LEBANON, Ind. — Voters in Lebanon will have the opportunity to vote to help support their local school district’s construction plans when they arrive at the polls on May 3.

Among the ballot items they will encounter is one that would raise the average property tax paid to the school corporation per year by 40.09%. While this seems like a large increase, the corporation broke it down to explain what is going on in the question.

Jon Milleman, superintendent of Lebanon Community Schools, said the referendum is a penny-for-penny replacement of the current construction referendum. If passed, the funding will be split with 95% going towards academic and safety and security upgrades and the rest going to support services. The corporation emphasized that no athletic facilities are part of the referendum.

“Our construction referendum will address primarily three academic spaces within our school corporation touching each of the six current buildings, but primarily focusing on our elementary K-5 buildings as well as providing some needed upgrades and changes to our support services, which would include a transportation center and maintenance building,” said Milleman.

Among the capital projects included in the referendum are:

  • improvements to surveillance equipment
  • better locations for school resource officers in schools
  • dedicated STEM project spaces
  • new transportation and maintenance facilities
  • addressing mechanical and infrastructure projects

The largest project the corporation hopes to use the referendum funding for is building a new elementary school to replace Central Elementary School. Milleman said the existing school has reached the end of its useful life, and they need a new school in order to expand. If they are able to build the new elementary school, Milleman said they plan on repurposing the old school for other district uses.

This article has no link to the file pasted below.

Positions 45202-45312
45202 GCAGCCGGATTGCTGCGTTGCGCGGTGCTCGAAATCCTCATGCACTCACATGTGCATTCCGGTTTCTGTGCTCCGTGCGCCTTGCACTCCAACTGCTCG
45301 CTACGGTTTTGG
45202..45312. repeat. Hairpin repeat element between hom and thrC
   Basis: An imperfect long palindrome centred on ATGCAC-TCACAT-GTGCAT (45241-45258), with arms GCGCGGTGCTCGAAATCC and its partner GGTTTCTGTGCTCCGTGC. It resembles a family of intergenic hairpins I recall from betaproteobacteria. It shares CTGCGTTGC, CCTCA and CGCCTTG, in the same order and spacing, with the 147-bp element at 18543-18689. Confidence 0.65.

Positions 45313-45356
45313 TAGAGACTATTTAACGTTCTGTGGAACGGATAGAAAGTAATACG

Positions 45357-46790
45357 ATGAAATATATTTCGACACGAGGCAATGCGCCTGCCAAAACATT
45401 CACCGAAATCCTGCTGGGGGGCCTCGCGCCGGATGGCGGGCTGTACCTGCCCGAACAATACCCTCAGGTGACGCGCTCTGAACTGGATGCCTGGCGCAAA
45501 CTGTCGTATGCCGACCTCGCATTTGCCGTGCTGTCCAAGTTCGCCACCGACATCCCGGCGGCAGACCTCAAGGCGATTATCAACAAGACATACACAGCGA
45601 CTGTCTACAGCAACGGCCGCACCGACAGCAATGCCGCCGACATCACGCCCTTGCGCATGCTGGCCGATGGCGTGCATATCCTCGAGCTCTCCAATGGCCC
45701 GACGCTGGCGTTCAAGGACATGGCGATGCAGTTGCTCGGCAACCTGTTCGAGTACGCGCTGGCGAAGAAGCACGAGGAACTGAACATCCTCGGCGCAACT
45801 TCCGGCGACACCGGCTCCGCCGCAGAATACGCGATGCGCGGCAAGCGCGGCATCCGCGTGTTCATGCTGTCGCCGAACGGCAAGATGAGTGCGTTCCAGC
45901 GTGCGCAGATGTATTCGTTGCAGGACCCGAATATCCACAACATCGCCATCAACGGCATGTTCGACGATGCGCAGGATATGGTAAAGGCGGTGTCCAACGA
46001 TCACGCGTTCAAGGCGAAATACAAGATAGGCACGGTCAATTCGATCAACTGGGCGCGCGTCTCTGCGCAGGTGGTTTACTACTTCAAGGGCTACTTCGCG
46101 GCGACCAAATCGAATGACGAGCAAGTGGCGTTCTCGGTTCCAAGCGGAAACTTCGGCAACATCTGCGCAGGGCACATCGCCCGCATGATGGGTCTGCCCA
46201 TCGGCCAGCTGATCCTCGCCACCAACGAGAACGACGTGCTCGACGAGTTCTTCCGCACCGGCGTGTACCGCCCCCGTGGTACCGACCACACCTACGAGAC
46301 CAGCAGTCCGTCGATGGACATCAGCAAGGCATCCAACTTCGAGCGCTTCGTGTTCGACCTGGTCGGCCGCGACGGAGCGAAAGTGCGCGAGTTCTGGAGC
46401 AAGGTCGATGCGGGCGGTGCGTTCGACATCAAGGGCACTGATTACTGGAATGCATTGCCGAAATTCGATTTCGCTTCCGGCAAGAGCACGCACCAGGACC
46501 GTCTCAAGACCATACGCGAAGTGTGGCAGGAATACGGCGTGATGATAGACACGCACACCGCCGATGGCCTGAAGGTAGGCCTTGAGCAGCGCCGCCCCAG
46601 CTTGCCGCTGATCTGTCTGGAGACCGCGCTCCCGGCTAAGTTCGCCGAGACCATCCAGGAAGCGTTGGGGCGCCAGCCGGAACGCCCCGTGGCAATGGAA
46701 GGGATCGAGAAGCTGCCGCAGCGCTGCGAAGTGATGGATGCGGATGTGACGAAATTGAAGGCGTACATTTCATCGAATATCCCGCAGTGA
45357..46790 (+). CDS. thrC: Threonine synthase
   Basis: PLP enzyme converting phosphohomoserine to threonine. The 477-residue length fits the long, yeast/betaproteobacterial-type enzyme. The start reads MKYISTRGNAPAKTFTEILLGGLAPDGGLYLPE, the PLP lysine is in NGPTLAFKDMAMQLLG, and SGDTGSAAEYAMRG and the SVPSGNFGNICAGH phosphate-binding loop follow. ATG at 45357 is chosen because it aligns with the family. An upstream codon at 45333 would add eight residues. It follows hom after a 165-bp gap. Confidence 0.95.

"We have needs to expand our early childhood education programming here in the district we engaged with our stakeholders very early on in this process and improving and enhancing early childhood education is something that came to the forefront very quickly as a priority for our community," said Milleman.

The building could also serve as a home base for technology programs, a career and technical education space or potentially serve the special needs population. Milleman said without the referendum, they won't be able to capture the maximum tax base to work on projects of this size.

The corporation says they estimate student enrollment to grow over the next 8 years based on a rate of 300 homes in the market per year. Currently, the corporation has almost reached capacity for elementary schools. The 2020-2021 enrollment is around 1,500. This is in comparison to the current elementary operational capacity of 1,660. Through the improvements, they would be able to increase capacity.

"We also want to make sure that we're providing an equal level of educational facilities for all four of our elementary schools, which is currently not the case," said Milleman. "So, wherever our students attend elementary, we want our parents to know that that we have an equal level of facility for those students."

Milleman reminds people that by investing in schools, they invest in the community. The corporation cites the National Bureau of Economic Research and UpNest in saying for every $1 spent on school funding, property values increase by around $20.

People can read more about the school corporation's referendums by visiting their website.